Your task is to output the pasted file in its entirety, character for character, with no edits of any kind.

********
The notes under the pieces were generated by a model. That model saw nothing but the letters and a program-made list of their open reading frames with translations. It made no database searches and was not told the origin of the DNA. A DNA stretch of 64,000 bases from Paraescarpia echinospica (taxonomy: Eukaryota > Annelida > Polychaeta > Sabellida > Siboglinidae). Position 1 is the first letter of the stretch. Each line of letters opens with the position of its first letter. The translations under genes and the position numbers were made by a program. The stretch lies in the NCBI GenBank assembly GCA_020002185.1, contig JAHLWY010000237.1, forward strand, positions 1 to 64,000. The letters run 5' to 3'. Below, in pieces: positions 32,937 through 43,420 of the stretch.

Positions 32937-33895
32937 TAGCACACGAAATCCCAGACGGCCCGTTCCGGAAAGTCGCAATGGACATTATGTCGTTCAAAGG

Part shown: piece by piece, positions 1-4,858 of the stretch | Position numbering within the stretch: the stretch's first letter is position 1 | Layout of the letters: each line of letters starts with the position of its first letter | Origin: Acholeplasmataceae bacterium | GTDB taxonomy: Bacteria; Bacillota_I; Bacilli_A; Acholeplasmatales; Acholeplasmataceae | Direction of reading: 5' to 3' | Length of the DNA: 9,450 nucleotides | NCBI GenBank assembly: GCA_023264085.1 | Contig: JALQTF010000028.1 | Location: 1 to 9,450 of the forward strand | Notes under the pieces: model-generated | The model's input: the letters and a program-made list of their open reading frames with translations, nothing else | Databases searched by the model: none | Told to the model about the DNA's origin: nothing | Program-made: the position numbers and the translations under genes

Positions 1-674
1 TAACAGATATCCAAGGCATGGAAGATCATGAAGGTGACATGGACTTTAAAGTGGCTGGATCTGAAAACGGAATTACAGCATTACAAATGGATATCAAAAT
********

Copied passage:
The notes under the pieces were generated by a model. That model saw nothing but the letters and a program-made list of their open reading frames with translations. It made no database searches and was not told the origin of the DNA. A DNA stretch of 64,000 bases from Paraescarpia echinospica (taxonomy: Eukaryota > Annelida > Polychaeta > Sabellida > Siboglinidae). Position 1 is the first letter of the stretch. Each line of letters opens with the position of its first letter. The translations under genes and the position numbers were made by a program. The stretch lies in the NCBI GenBank assembly GCA_020002185.1, contig JAHLWY010000237.1, forward strand, positions 1 to 64,000. The letters run 5' to 3'. Below, in pieces: positions 32,937 through 43,420 of the stretch.

Positions 32937-33895
32937 TAGCACACGAAATCCCAGACGGCCCGTTCCGGAAAGTCGCAATGGACATTATGTCGTTCAAAGG

Part shown: piece by piece, positions 1-4,858 of the stretch | Position numbering within the stretch: the stretch's first letter is position 1 | Layout of the letters: each line of letters starts with the position of its first letter | Origin: Acholeplasmataceae bacterium | GTDB taxonomy: Bacteria; Bacillota_I; Bacilli_A; Acholeplasmatales; Acholeplasmataceae | Direction of reading: 5' to 3' | Length of the DNA: 9,450 nucleotides | NCBI GenBank assembly: GCA_023264085.1 | Contig: JALQTF010000028.1 | Location: 1 to 9,450 of the forward strand | Notes under the pieces: model-generated | The model's input: the letters and a program-made list of their open reading frames with translations, nothing else | Databases searched by the model: none | Told to the model about the DNA's origin: nothing | Program-made: the position numbers and the translations under genes

Positions 1-674
1 TAACAGATATCCAAGGCATGGAAGATCATGAAGGTGACATGGACTTTAAAGTGGCTGGATCTGAAAACGGAATTACAGCATTACAAATGGATATCAAAAT